The use of repair strategies by children with and without hearing impairment

Tova Most*

*Corresponding author for this work

Research output: Contribution to journalArticlepeer-review


Purpose: This study examined how students with hearing impariments, having different levels of speech intelligibility, responded to a communication breakdown as compared to students with normal hearing. Method: Participants included 16 students with profound hearing impairment who were assessed as having age-appropriate expressive language (8 with good speech intelligibility and 8 with poor speech intelligibility) and 10 students with normal hearing, ages 11-18 years. The students' task was to describe pictures and to respond to a series of three clarification requests ("Huh?," "What?," and "I didn't understand") presented by the examiner. Results: Repetition was the most frequently used strategy by all groups. However, significant differences emerged in the use of other repair strategies among the three groups. The group's choice of strategies across the three requests also differed significantly. Clinical Implications: Although the groups evidenced similar levels of age-appropriate expressive language, they appeared to differ in its pragmatic use. It was suggested that strategy training programs should consider the speech intelligibility of the speaker and be tailored according to individual needs.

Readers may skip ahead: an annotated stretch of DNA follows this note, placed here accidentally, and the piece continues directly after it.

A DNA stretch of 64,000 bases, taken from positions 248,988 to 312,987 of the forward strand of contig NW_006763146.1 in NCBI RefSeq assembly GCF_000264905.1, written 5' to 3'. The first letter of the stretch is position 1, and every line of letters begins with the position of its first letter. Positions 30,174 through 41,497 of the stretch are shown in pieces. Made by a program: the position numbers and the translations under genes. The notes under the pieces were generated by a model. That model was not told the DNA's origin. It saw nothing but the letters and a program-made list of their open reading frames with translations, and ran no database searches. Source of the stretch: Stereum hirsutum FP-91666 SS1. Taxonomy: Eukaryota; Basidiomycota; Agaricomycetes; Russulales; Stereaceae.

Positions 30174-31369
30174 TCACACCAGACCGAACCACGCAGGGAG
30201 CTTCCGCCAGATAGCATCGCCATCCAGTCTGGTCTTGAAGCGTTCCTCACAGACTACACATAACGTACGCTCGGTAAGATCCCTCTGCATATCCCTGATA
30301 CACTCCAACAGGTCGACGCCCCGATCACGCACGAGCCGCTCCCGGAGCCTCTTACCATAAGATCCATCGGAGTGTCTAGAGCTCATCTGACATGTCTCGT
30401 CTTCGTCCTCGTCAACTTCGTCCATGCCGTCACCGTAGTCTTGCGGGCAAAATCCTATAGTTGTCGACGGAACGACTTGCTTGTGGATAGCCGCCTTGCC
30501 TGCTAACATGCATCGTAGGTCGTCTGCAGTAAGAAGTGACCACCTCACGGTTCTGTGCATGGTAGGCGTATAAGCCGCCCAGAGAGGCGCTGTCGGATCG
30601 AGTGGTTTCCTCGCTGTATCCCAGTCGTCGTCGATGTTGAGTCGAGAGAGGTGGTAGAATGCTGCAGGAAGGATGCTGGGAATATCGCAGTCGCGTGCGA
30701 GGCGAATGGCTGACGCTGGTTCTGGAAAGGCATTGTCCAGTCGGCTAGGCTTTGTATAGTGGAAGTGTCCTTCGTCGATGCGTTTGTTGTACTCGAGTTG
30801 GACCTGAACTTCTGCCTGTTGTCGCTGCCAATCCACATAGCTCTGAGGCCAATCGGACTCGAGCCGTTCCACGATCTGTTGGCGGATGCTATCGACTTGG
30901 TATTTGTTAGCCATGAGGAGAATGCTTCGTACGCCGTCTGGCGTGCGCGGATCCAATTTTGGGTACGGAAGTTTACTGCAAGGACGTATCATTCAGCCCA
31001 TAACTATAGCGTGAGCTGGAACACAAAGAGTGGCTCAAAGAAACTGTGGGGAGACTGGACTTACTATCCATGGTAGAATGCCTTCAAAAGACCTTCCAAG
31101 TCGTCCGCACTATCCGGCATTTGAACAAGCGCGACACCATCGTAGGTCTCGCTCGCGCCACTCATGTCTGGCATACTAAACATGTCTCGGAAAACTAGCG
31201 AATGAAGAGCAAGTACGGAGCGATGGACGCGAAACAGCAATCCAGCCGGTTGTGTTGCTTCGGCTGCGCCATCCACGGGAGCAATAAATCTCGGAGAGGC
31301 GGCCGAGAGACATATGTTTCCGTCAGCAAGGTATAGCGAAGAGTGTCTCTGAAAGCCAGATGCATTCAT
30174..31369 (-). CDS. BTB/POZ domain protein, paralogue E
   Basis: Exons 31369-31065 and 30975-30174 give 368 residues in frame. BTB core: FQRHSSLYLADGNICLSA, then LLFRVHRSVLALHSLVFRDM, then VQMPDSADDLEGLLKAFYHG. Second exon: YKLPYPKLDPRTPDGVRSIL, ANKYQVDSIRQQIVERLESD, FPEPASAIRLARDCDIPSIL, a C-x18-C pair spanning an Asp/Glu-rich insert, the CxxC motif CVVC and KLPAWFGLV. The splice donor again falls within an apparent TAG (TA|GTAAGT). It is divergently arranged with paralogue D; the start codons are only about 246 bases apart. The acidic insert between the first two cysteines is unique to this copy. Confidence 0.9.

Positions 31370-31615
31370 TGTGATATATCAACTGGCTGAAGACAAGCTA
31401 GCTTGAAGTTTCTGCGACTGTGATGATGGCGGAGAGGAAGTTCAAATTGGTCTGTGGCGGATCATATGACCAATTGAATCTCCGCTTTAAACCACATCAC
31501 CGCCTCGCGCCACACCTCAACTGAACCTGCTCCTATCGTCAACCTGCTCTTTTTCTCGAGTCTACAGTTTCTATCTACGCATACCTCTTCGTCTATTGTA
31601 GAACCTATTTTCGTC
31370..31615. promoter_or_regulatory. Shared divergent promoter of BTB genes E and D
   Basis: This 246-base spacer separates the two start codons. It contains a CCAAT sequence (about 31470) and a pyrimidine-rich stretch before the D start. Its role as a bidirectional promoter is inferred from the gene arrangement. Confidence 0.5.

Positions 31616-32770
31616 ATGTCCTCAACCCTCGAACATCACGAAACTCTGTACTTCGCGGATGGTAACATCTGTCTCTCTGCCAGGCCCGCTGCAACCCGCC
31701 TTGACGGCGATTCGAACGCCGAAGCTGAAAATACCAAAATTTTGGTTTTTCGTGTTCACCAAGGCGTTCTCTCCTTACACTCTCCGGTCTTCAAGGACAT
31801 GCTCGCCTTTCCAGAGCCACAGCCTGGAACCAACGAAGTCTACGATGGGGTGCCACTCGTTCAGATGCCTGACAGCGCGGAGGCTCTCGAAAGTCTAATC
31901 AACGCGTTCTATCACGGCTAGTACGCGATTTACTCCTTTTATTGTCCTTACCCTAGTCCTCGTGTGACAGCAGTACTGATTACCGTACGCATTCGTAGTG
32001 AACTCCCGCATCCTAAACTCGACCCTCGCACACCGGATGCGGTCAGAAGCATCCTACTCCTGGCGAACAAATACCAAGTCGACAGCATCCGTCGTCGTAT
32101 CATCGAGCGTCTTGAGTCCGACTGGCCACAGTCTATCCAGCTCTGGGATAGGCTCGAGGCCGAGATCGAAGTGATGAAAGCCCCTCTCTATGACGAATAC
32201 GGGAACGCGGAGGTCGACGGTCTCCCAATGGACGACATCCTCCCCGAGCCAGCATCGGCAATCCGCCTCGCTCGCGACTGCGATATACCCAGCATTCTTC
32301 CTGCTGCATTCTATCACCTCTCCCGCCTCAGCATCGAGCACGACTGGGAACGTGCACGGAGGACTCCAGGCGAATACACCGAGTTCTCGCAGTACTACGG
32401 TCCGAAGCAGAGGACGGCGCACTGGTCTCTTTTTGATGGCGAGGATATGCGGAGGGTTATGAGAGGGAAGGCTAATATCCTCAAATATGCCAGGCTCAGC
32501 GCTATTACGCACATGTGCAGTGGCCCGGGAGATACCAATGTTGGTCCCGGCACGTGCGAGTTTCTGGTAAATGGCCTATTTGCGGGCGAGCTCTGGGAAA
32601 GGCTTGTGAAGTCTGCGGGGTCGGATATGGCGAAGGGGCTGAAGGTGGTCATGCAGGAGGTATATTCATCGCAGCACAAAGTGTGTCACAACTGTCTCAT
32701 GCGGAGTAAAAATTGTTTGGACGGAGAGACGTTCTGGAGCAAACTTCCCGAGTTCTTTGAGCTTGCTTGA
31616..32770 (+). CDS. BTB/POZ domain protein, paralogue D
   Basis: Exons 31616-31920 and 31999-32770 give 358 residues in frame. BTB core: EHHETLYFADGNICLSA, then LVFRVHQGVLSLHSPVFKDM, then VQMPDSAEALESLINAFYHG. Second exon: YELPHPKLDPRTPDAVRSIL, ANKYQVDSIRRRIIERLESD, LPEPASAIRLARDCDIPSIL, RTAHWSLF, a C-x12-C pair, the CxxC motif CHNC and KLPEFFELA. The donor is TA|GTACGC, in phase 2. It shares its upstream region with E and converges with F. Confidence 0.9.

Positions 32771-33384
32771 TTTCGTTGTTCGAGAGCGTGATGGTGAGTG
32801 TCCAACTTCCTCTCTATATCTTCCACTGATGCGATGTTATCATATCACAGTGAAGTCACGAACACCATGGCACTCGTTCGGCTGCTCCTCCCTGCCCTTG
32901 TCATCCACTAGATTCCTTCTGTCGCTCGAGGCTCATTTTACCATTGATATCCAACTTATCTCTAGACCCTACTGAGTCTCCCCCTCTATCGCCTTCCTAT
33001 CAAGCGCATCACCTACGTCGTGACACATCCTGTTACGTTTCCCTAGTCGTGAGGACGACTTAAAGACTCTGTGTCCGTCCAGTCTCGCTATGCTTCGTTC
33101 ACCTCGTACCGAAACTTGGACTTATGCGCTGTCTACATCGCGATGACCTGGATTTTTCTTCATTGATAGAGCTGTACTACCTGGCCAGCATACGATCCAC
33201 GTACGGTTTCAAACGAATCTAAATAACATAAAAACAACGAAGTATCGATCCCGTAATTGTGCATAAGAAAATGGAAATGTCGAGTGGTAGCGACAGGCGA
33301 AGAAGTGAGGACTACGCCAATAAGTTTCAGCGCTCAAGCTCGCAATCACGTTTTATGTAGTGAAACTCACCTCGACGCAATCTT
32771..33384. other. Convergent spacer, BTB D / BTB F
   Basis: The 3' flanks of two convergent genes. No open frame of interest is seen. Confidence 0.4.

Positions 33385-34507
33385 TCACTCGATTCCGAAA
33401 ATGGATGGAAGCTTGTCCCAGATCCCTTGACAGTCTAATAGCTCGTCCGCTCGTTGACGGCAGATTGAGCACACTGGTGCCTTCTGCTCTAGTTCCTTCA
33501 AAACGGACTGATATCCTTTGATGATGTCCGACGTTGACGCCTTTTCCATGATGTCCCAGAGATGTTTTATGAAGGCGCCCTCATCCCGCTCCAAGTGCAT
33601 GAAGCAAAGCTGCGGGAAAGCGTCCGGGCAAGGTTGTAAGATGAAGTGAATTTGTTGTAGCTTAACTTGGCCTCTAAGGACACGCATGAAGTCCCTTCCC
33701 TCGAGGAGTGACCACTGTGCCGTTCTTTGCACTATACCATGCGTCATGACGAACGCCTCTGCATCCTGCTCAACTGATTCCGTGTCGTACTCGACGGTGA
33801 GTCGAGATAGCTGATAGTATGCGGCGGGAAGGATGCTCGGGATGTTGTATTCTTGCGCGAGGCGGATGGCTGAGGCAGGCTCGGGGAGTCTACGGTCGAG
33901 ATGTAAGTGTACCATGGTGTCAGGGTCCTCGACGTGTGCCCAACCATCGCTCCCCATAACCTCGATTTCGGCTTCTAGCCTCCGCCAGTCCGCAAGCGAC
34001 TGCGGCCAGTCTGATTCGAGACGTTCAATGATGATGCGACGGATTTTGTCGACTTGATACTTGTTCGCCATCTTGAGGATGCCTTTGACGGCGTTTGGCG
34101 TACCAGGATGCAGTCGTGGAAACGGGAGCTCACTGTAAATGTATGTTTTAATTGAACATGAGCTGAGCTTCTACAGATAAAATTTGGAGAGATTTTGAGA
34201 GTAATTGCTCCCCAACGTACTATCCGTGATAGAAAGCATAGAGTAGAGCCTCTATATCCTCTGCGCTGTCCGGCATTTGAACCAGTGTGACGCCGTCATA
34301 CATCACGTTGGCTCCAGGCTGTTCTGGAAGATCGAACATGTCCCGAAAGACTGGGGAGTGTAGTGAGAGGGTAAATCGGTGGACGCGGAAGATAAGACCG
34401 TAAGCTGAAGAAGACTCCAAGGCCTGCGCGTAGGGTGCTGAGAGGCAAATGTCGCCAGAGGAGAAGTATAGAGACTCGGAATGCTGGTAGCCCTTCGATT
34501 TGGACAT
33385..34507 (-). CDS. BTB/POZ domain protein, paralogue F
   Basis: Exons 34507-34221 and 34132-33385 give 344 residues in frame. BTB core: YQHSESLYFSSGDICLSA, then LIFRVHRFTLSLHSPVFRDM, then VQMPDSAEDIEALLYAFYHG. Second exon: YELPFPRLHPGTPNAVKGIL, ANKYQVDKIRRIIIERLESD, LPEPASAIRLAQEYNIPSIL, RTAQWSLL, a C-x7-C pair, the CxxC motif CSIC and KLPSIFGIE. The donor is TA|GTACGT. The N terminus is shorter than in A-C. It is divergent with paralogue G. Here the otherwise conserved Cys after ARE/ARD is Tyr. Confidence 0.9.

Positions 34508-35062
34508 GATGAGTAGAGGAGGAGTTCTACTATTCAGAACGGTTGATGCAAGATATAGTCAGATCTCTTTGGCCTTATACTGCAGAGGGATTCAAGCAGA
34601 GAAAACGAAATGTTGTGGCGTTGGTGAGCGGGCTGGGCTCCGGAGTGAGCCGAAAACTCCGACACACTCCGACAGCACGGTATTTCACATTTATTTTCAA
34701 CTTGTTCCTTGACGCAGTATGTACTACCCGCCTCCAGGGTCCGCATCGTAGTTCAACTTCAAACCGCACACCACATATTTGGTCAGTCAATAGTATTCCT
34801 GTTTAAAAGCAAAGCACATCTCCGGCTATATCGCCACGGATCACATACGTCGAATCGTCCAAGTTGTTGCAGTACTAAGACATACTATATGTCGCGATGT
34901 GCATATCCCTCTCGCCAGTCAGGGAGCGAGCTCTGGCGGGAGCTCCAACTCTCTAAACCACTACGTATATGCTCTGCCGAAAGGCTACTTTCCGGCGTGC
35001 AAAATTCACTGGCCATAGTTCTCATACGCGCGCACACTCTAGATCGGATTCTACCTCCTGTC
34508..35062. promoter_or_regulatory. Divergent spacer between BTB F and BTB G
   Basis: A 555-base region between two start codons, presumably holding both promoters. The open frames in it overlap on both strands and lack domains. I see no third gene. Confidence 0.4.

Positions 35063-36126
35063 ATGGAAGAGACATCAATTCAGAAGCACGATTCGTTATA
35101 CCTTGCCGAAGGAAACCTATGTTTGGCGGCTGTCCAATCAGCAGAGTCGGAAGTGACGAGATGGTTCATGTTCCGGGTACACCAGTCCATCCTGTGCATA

Original languageEnglish
Pages (from-to)112-123
Number of pages12
JournalLanguage, Speech, and Hearing Services in Schools
Issue number2
StatePublished - Apr 2002


  • Communication breakdown
  • Pragmatic skills
  • Repair strategies
  • Speech intelligibility


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